Growth rate effects during starvation-survival of a marine psychrophilic vibrio Public Deposited

http://ir.library.oregonstate.edu/concern/graduate_thesis_or_dissertations/fn107142s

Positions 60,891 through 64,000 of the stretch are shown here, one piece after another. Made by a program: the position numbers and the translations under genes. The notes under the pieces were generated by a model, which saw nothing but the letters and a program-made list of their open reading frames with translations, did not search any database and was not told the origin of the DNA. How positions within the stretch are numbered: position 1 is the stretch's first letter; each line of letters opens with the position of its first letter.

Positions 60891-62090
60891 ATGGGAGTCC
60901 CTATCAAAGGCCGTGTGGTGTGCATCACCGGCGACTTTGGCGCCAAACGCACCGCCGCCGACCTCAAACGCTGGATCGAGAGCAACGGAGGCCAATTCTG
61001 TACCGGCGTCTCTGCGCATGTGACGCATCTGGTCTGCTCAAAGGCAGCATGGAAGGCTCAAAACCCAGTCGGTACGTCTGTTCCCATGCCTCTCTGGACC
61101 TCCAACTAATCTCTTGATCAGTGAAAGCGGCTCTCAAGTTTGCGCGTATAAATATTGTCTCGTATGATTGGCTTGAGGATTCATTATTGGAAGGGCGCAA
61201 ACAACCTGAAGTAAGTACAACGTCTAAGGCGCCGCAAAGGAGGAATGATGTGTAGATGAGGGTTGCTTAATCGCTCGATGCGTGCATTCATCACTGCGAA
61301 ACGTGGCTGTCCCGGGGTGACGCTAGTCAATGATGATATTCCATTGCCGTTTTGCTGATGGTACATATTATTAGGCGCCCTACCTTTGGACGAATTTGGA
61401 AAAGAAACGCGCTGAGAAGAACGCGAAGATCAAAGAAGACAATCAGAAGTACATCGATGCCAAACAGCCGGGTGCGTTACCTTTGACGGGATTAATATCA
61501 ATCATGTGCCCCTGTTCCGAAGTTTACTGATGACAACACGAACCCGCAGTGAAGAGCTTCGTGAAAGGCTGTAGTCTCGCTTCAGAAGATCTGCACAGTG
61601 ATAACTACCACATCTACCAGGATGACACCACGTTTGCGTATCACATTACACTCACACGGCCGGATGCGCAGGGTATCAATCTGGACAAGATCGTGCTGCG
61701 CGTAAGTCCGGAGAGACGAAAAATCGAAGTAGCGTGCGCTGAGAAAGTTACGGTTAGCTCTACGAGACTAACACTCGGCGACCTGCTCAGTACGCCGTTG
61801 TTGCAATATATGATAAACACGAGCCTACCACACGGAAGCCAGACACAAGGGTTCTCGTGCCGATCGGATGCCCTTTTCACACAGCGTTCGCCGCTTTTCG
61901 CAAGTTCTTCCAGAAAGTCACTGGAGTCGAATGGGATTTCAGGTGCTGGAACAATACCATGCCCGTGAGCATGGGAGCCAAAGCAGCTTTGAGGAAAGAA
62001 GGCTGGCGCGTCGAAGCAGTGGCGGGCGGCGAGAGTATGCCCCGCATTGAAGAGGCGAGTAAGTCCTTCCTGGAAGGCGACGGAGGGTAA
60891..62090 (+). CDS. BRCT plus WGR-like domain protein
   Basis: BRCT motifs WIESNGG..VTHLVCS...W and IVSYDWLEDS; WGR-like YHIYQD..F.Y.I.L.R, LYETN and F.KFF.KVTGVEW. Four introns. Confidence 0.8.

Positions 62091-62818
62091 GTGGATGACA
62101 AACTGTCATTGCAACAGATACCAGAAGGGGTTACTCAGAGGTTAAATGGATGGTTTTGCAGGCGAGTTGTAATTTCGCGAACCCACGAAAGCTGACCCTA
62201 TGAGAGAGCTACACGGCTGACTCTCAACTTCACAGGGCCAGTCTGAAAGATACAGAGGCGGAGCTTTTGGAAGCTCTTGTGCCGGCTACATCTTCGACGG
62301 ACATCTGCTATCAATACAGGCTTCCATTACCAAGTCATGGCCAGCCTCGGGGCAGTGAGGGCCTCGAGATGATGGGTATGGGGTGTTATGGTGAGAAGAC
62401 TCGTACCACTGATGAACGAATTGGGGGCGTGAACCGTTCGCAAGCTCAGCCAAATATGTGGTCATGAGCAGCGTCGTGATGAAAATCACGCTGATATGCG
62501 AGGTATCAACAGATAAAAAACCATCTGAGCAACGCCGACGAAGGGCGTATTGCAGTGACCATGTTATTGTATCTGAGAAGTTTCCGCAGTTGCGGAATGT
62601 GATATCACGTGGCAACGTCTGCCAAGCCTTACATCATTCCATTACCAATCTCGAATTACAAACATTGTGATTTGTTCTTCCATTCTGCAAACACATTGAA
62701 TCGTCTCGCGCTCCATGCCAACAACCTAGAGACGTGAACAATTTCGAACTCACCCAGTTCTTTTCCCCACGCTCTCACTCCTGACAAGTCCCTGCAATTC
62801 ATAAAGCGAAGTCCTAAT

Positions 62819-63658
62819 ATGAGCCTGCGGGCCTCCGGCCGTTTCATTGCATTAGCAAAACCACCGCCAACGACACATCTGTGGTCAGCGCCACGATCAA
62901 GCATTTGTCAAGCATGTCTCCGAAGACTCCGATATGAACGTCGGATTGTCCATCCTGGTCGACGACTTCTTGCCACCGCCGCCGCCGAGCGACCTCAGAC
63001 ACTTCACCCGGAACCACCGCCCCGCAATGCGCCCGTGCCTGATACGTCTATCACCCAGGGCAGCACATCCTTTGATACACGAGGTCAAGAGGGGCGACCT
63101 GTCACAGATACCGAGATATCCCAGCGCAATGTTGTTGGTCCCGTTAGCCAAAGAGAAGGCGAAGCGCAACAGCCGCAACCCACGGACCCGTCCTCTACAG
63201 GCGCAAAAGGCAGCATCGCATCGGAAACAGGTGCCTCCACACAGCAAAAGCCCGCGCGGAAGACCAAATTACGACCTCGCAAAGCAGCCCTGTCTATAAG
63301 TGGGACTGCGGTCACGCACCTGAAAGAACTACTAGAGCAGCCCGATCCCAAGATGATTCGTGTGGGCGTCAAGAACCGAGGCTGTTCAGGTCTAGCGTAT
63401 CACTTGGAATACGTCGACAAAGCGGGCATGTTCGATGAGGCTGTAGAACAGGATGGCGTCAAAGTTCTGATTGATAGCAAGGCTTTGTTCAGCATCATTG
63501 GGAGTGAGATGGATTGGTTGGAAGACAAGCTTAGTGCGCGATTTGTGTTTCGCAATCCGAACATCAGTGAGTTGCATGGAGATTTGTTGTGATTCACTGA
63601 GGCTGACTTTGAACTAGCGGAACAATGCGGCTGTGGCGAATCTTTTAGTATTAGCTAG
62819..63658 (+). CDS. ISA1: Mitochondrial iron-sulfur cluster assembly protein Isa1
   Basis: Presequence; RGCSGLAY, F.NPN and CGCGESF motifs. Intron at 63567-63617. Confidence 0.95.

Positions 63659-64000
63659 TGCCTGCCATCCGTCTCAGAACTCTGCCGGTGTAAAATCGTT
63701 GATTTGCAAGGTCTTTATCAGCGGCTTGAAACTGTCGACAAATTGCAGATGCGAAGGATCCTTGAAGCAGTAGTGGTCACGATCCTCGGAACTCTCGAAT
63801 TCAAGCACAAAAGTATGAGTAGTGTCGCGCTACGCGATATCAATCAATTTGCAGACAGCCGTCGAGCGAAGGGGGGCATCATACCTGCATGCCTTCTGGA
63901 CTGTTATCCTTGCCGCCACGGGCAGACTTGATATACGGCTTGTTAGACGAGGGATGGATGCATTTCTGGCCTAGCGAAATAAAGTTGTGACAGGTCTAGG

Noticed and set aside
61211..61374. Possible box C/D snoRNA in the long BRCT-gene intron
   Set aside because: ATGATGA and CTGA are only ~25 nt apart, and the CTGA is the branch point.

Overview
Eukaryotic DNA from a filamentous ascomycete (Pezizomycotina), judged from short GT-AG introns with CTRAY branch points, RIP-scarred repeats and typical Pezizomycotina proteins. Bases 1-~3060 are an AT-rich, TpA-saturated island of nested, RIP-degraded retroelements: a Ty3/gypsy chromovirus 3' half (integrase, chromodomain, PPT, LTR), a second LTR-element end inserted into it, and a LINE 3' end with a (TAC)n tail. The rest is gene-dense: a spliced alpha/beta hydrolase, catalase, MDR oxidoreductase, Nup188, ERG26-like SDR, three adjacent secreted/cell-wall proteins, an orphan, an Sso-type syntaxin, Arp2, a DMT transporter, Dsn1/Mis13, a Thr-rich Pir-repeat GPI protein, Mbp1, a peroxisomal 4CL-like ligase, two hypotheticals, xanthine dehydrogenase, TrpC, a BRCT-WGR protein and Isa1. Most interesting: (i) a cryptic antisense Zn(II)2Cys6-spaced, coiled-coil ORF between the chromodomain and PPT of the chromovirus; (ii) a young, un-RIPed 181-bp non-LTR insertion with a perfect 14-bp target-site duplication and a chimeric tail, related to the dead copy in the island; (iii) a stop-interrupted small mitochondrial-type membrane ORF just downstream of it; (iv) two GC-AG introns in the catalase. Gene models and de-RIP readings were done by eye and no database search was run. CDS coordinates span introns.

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  • Cell populations of the marine bacterium ANT-300, from either batch culture or continuous culture with dilution rates ranging from D = 0.170 h⁻¹ (fast) to D = 0.015 h⁻¹ (slow) were monitored for 98 days under starvation. Viability (CFU), acridine orange direct counts (AODC), and optical density were measured. DNA, RNA, and protein concentrations were also estimated on a total and viable cell basis. A new method for the assay of nucleic acids was developed for this study. Three viability patterns of starvation-survival were observed for each of the cell populations. AODC cells remained at 2-3 x 10⁷ cells per ml throughout the starvation period. Large fluctuations occurred in cell viability during stage 1 (0 to 14 days) of starvation-survival. Stage 2 (14 to 70 days) involved an overall decrease in viability for each of the cell populations, with the rate of viability loss being dependent upon the growth rate. Cell viability stabilized at approximately 0.3% of the AODC cell number in stage 3 (70 to 98 days). Long-term starvation was the prolongation of stage 3 starvation-survival. Biovolumes for each of the cell populations decreased with the length of the starvation period. However, the biovolume of starved cells depended on growth rate more than the length of time starved. DNA, RNA, and protein concentrations on a total and viable cell basis fluctuated corresponding to the three stages of starvation-survival. During stage 1 of starvation-survival, 2-3 peaks in the concentration levels for all three macromolecules were characteristic. DNA per total cell in stage 2 dropped to 4.2 - 8.3% for all of the cell populations examined, and then stabilized throughout stage 3. The decrease in DNA per cell was also observed in electron micrographs of cellular DNA in starved and unstarved ANT-300 cells. The fluctuations of RNA and protein concentrations observed during stage 2 and 3 were parallel in all cases except for the cells from D = 0.015 h"1. This ANT-300 cell population showed a decrease in RNA to 29.2% and an increase in protein to 129.7% of original concentrations. RNA and protein concentrations also stabilized in stage 3. The cells from the faster growth rate cell populations of D = 0.170 h⁻¹ and batch culture had elevated protein concentrations, which remained mostly residual during the starvation period. Macromolecule ratio data indicate two phenomena: (i) The D = 0.015 h⁻¹ cells demonstrate the production and maintenance of protein relative to diminished RNA levels, (ii) The D = 0.057 h⁻¹ cells suggest the existence of a transitory state between the high efficiency of the D = 0.015 h⁻¹ cells and the high residuals of the D = 0.170 h⁻¹ l and batch culture cells. It has been demonstrated that three stages of starvation-survival exist as indicated by cell counts and the estimation of DNA, RNA, and protein, for all the cell populations examined. Slow growth rate (D = 0.015 h⁻¹ ) cells indicate enhanced viability during the starvation period, and the capability to produce and maintain relatively high protein levels per cell. These cells exhibit low concentrations of RNA per cell, thus yielding more efficient translation and maintenance capabilities under starvation conditions. Cells from this population also have the lowest biovolume, corresponding to the greatest surface area during the starvation period. Therefore, it is hypothesized that under starvationsurvival conditions the ANT-300 population of slow growth rate cells (D = 0.015 h⁻¹ ) are the closest representatives to cells found in the marine environment at in situ growth rates.
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